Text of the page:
Even though our newspaper loyalty is, of course, to the Bostonian papers (speaking of which, please do get totally distracted by this excellent non-food-related slideshow from the Globe), we must confess to being inordinately fond of the New York Times Dining & Wine section. The topics are mostly down-to-earth and not at all precious, the recipes are amazing, we enjoy seeing Frank Bruni get into beefs with restaurateurs, and the writers (especially Melissa Clark and Mark Bittman) are fantastic. This week’s Dining & Wine section was particularly interesting, since, whether or not it was intentional, several of the stories shared a common theme, namely, the increasing attention Americans are paying to their food.
Business reporter Micheline Maynard writes on the growing trend of chain restaurants introducing exotic food items. From Panera Bread’s grilled salmon salad with Meyer lemon to the new mojito-flavored gum from Wrigley’s, consumers have more opportunities than ever before to try trendy new foodstuffs. Why? According to Brooks Broadhurst, VP of Midwestern chain Eat’n Park, “people are more interested in their food than ever before.”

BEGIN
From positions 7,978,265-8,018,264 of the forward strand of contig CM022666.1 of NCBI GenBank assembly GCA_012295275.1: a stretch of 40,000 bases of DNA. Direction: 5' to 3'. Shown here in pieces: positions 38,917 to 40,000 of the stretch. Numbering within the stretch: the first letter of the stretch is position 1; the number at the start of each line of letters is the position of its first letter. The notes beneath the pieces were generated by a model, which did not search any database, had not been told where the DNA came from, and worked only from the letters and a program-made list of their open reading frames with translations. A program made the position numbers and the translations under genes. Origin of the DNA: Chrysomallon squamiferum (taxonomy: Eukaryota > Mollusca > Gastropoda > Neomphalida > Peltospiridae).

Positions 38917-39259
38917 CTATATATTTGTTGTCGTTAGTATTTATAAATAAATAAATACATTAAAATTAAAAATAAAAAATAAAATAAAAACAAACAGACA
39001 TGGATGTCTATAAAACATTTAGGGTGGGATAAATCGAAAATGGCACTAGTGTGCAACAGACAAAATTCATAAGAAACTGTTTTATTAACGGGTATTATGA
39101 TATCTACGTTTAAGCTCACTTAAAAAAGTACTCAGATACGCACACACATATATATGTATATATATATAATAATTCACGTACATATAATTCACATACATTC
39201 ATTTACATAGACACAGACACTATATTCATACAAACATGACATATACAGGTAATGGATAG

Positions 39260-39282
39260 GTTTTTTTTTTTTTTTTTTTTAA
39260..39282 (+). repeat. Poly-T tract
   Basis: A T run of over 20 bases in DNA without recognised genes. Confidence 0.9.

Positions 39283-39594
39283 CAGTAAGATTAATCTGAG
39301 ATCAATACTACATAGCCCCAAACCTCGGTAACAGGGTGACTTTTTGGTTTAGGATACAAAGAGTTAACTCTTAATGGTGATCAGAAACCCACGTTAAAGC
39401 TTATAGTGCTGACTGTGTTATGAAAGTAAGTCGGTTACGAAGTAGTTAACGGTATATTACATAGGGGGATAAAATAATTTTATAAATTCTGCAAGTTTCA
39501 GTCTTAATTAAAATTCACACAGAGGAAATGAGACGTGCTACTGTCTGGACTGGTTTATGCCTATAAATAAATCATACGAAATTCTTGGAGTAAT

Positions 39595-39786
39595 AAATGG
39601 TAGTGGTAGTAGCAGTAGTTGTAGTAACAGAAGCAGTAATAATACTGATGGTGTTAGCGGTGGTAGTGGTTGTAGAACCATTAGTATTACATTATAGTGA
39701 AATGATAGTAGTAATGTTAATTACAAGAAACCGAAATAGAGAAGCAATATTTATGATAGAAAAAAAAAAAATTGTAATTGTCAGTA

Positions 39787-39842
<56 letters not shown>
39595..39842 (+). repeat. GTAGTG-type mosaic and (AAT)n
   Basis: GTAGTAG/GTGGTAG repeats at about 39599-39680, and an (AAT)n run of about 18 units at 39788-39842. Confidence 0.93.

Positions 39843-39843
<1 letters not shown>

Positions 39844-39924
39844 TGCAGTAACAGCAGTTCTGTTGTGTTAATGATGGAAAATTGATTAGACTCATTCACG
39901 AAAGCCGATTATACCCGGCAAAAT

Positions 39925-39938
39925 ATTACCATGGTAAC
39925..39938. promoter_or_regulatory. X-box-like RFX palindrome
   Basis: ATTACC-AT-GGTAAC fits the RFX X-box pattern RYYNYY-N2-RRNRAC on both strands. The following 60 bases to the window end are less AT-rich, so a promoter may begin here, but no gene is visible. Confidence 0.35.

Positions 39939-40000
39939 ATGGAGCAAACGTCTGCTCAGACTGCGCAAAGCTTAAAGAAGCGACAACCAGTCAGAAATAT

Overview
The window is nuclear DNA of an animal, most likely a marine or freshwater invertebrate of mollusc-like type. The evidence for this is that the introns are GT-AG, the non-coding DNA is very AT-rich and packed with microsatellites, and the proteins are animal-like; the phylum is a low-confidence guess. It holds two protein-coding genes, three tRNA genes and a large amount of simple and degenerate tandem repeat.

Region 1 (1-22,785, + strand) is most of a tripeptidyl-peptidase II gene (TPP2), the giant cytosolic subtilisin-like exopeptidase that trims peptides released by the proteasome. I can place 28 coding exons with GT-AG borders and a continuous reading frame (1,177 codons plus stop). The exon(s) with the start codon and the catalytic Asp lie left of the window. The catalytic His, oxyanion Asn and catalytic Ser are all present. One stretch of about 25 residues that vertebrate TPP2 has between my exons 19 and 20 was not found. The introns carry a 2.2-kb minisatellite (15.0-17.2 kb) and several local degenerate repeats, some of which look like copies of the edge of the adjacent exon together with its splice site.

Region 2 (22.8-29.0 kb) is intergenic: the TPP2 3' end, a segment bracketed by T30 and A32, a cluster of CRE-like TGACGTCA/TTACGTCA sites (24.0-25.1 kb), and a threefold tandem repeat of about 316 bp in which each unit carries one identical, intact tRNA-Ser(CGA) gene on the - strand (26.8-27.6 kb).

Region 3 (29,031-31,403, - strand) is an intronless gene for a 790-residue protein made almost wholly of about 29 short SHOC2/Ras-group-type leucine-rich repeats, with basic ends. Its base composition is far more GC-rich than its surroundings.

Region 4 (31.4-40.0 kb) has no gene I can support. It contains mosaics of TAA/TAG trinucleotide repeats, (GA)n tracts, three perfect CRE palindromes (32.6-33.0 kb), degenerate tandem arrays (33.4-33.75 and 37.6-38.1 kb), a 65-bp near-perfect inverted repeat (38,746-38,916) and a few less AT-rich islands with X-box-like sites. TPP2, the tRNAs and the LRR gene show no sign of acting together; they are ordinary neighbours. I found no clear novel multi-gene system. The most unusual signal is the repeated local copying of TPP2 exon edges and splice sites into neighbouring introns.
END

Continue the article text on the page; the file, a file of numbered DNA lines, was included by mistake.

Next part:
That theme is echoed by the Brun-meister in his piece on the truly excellent and enchanting movie Ratatouille. Bruni posits that a movie that glorifies foodies and teaches little ones the meaning of terms like “sous chef” and “saucier” could never have been made in a time other than now, when food is becoming an epic American obsession, when shows like Top Chef are watched by millions, when there is an increasing awareness that food has a function well above and beyond being just plain fuel. It’s a fascinating theory. We’re interested to see if there is sort of a trickle-down foodie effect from Ratatouille. Food snobbery generally implies a fair amount of privilege (foie gras doesn’t come for cheap), but it doesn’t have to. Ratatouille (the dish, not the movie) started, after all, as a peasant food. As awareness of great food grows among the population at large, it’s reasonable to expect that people might expect more from all food purveyors, regardless of price point.
Finally, a brief story by Clark contains a throwaway detail that reveals a fair amount about the new American appetite for adventurous foods. While Clark is eating a lunch of Smucker’s peanut butter on toast, she notices a recipe on the jar’s lid for a Thai-style peanut sauce. While the recipe is ultimately judged to be unsatisfactory, we can’t help but think that it’s a good sign for the epicurian revolution that an all-American company like Smucker’s would put an international recipe on its jars.